Opinions on patina-ed dial?
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  1. #1
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    Opinions on patina-ed dial?

    Hi I also posted this on the main forum but it may be more appropriate here.

    I am curious to hear opinions on this patina-ed dial on a 1960s chronograph. I know patina can be sometimes viewed as a good thing on a watch that is 50+ years old, and sometimes a bad thing.

    Would you say this is a nice example of a patina dial? Or a watch to avoid?

    Would the patina add to value or take away from it in this case?

    Thanks!
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  2. #2
    Member efauser's Avatar
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    Re: Opinions on patina-ed dial?

    Can you take a photo straight on that's in focus? I think the patina looks fine but it's hard to tell from the photos.

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    Re: Opinions on patina-ed dial?

    D
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    Last edited by Dtle; May 28th, 2017 at 21:56.

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    Member bsshog40's Avatar
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    Re: Opinions on patina-ed dial?

    Not sure if you're looking at patina. If the dial was white, then it has a nice yellowed patina. What I do see is pitting that is not good. Don't know if it will worsen over time, but the pits bother me.
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  6. #5
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    Re: Opinions on patina-ed dial?

    I would say that any patina lowers the value compared to an original watch in perfect top condition. The trouble is that such watches are extremely rare and most of the really good looking ones are redials - which lowers the value even more and much more than mild to moderate patina. As for that dial, the patina looks almost as perfect as one can get for a patinated dial: even, not really noticeable and doesn't distract from the main features (name, subdials, markers, etc.).

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    Member Dan S's Avatar
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    Re: Opinions on patina-ed dial?

    An overall even patina is more desirable than that type of spotting/pitting. So the condition of this dial would not be considered a positive in terms of value or collectibility. Beyond that, it is really a matter of taste, and sometimes dials that look very spotted under high magnification look much more even to the naked eye. Personally, I think this one is ok at the right price, and these "poor man's Heuers" have become surprisingly desirable.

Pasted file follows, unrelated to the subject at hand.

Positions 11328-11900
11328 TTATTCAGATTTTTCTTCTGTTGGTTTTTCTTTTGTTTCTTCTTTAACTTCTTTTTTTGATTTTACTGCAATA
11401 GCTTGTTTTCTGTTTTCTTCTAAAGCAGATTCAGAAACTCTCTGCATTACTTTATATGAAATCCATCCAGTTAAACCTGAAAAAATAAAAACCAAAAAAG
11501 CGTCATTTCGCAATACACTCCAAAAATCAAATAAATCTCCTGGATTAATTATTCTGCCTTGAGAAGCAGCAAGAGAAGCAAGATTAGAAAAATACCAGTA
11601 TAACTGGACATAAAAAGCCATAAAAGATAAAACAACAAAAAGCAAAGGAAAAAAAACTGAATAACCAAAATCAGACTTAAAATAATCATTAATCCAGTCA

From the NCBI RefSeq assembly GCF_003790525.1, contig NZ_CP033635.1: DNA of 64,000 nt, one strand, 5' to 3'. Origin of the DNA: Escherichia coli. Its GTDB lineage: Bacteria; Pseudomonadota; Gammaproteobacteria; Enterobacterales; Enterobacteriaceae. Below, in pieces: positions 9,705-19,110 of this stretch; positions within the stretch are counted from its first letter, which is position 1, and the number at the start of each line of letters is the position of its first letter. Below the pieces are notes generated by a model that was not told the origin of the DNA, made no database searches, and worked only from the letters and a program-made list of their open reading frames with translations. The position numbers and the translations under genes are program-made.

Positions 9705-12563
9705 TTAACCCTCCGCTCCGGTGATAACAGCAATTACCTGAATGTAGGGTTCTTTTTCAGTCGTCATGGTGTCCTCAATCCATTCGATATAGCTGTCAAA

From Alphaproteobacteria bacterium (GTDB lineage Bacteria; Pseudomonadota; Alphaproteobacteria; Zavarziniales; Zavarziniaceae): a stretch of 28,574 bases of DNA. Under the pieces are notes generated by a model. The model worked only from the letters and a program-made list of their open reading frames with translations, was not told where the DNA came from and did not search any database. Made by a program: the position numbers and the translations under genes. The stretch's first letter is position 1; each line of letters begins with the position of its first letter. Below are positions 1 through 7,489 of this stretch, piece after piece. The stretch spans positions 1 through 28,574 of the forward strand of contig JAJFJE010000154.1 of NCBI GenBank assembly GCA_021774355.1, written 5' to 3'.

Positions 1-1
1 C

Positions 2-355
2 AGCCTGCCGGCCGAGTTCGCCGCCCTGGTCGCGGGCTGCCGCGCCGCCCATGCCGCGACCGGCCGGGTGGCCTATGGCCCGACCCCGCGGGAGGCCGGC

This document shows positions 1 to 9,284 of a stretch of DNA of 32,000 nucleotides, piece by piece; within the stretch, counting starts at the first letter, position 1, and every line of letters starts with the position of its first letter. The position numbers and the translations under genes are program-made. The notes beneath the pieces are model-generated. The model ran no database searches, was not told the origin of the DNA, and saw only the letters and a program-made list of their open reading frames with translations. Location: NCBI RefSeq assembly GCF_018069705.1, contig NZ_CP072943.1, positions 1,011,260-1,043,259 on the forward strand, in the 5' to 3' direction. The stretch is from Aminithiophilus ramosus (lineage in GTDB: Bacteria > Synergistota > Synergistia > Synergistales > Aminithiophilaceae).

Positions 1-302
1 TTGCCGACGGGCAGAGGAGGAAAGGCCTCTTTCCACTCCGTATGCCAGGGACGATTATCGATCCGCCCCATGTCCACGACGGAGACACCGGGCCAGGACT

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  8. #7
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    Re: Opinions on patina-ed dial?

    It's dial aging. Calling such dial deterioration "patina" always strikes me as trendy hipster jivetalk . It's deterioration of the original finish, nothing more, nothing less. In this case it looks like it may be in the lacquer layer, but you never know how the paint has been affected also.

    Collector's tolerance for dial condition varies. For me any damage to the original finish decreases the desirability. Ideally, I prefer to see a watch as the maker intended it to be and I have to decide what degree of lesser condition I can live with.
    Last edited by Gumby992; May 30th, 2017 at 07:53.

  9. #8
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    Re: Opinions on patina-ed dial?

    How can rust/dirt/decay possibly add value to anything? The watch looks decent, but would obviously be worth a lot more if it was like the day it left the factory.

  10. #9
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    Re: Opinions on patina-ed dial?

    Quote Originally Posted by KasperDK View Post
    How can rust/dirt/decay possibly add value to anything? The watch looks decent, but would obviously be worth a lot more if it was like the day it left the factory.
    It just needs to be called Ro.lex :D
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  11. #10
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    Re: Opinions on patina-ed dial?

    Yup, if this were a Rolex Explorer or Submariner, people would use twee, upbeat names for the dial flaws---like "spider dial!" (cracked horribly) or "tropical dial!" (stained horribly)---and then double the price.

    Otherwise, I think the dial looks good. The watch looks like it has seen a bit of the world.
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